The City has been allocated $18M in ARPA funding in two tranches ($9M was received in June, second tranche expected next year) – with the requirement to encumber the funds by Dec 2024 and to spend the funds by Dec 2026. There are also various rules on the types of expenditures that qualify – it is not a blank check. It is a huge opportunity to help our community recover and invest in long term infrastructure and transformational change.

You may recall several discussions in work session and we took our first vote on a budget amendment earlier in the summer. This week, by a 5-2 vote we passed the budget amendment that appropriates about 6% of the total $18M (about $1M) to go towards high priority needs, with further discussion and community engagement on the rest of the funds to come.

These items include: continued rent/utility/food assistance to supplement state funding, targeted vaccine outreach, technology improvements to enable remote work, school mental health professionals, stormwater projects, and reduction in speed limits to 20 mph (see item below).

Letty’s thoughts: I supported the budget amendment with caveats. The majority of the expenditures are important as we continue battling and recovering from COVID-19 and I did not want to delay those dollars. However, I have reservations with hiring FTEs, even if we plan for them to be term limited hires, with one time funds like ARPA – which is generally unsound financial policy. The motion was amended to pause hiring of additional staff until further discussion with City Council.

(C) Speed Limits – 20 mph?

As part of the budget amendment that passed on Monday, $100K was appropriated to new speed signs to reduce the speed limit from 25 mph to 20 mph to accommodate increased ped activity during the pandemic. Just because the budget amendment passed doesn’t mean speed limits are changing immediately! There is more work to be done in an implementation plan, including decisions on which streets. As it stands, the streets in Speed Zone 3 (yellow) – ie, non arterial streets, would be the staff-recommended, eligible streets.

Letty’s thoughts: I support a reduction in 20 mph speed reduction – the data on lower speeds leading to lower accidents and injuries is compelling. But it can’t be the only action we take – we should keep up the work on urban design and street engineering (eg, bump outs and narrower streets naturally slow down cars) in the traffic calming program. I’d also prefer piloting speed camera enforcement, newly allowed in school zones by the General Assembly, in conjunction with a reduction in speed limit to 20 mph.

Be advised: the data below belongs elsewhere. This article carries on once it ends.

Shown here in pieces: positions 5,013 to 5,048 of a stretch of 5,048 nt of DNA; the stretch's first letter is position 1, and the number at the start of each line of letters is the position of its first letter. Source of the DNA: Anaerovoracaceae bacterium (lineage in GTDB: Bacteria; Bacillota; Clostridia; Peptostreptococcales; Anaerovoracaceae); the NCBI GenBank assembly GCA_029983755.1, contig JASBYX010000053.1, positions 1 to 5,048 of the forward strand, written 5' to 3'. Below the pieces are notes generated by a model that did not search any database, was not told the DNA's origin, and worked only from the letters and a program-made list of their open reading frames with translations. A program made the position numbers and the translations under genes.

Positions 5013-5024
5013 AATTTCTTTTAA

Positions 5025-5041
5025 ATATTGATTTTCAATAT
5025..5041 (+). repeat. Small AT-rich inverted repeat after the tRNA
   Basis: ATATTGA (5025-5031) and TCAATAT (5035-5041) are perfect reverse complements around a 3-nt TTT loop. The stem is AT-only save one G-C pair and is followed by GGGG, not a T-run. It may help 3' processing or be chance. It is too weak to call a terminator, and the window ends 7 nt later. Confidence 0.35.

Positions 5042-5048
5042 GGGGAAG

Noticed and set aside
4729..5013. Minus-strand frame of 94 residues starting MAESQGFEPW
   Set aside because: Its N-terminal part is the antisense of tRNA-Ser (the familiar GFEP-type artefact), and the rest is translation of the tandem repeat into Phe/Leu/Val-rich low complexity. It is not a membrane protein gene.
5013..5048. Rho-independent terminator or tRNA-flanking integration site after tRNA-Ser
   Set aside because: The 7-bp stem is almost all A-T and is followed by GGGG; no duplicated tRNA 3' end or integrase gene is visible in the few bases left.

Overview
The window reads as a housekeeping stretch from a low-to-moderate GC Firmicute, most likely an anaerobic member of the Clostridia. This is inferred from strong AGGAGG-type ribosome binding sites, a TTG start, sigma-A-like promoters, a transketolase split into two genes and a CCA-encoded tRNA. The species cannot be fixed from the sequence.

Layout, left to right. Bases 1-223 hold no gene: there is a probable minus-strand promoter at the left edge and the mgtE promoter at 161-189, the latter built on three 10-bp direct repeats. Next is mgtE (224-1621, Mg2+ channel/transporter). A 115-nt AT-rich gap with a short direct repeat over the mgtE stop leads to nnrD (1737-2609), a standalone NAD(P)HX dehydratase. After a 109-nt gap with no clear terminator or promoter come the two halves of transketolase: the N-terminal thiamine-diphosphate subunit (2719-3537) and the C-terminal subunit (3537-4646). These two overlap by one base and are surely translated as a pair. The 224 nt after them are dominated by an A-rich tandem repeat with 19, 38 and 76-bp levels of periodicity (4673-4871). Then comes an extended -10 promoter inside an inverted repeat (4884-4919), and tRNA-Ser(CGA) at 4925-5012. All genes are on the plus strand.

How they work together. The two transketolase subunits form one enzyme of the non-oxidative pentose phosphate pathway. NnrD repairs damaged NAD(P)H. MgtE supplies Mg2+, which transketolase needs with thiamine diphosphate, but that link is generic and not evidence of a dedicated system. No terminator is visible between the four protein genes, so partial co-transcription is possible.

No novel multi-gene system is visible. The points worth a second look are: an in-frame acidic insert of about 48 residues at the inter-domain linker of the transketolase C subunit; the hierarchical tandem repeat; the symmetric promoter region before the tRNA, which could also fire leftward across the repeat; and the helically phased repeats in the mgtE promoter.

(D) Founders Row 2

We also reviewed changes to the Founders Row 2 project – a mixed use project at the former RiteAid and carpet store site at W. Broad and S. West. Among the changes that were based on Council and neighborhood feedback – lobby relocated, addition of green roofs, changes to voluntary concessions, increase in green space. The developer presentation goes into more detail with new renderings.

As I wrote over the summer, development projects typically have many work sessions and public hearings where the project continues to iterate and improve before we vote to refer the project for board and commission review and certainly before a project’s final approval.

Letty’s thoughts: What will be unique about the project is that City Council will be weighing a different mix of “voluntary concessions” (the community benefits a developer offers in return for the special exception). As proposed, the developer is offering 12% affordable housing (double our current policy), a new $100K towards the missing links sidewalk program, and a handful of other concessions but offset in reductions in other areas. I believe that the mix of concessions at a project should change over time as the city’s capital needs change. We’ve spent over $150M in rebuilding new schools, library, city hall, and parks the past three years so we no longer have long to-do lists in those areas. With each project, our job is to negotiate a good deal for the city – we should continually raise the bar with each project and prioritize the areas with need, so we will be evaluating the value of the total package of voluntary concessions as a first step.

If you live in the neighborhood or even if you don’t and just care about this corner, I’m happy to hear your thoughts on the project.

Also – in the Founders Row 2 package was a helpful map of past, current, and potential future redevelopment in Falls Church. Of the city’s entire “revitalization district” of over 300 acres (ie, the commercial areas), just under 1/3 of the area has been redeveloped. It doesn’t mean all 300 acres should be touched. I found the map useful to dispel a common myth that we’re running out of commercial land, the importance of smaller-scale projects connect to each other (ie, no one wants a canyon of tall buildings on Broad St), and how and where to transition development into neighborhoods.

What’s Coming Up:

Letty’s Office Hours

Monday, Sept. 20 at 9-10:30 am – Mr. Brown’s Park


Elections 2020 – General Election on Tuesday, November 2

Early voting info

Thursday, Sept. 30 at 7:30 pm – League of Women Voters & VPIS virtual candidate forum – City Council Candidates

Thursday, Oct. 7 at 7:30 pm – League of Women Voters & VPIS virtual candidate forum – School Board Candidates

League of Women Voters – vote411.org voter guide

Falls Church Democrats Questionnaires for City Council candidates and School Board candidates


City Council Meetings every Monday (except 5th Mondays) at 7:30 pm

You can access the agenda and livestream here, including recordings of past meetings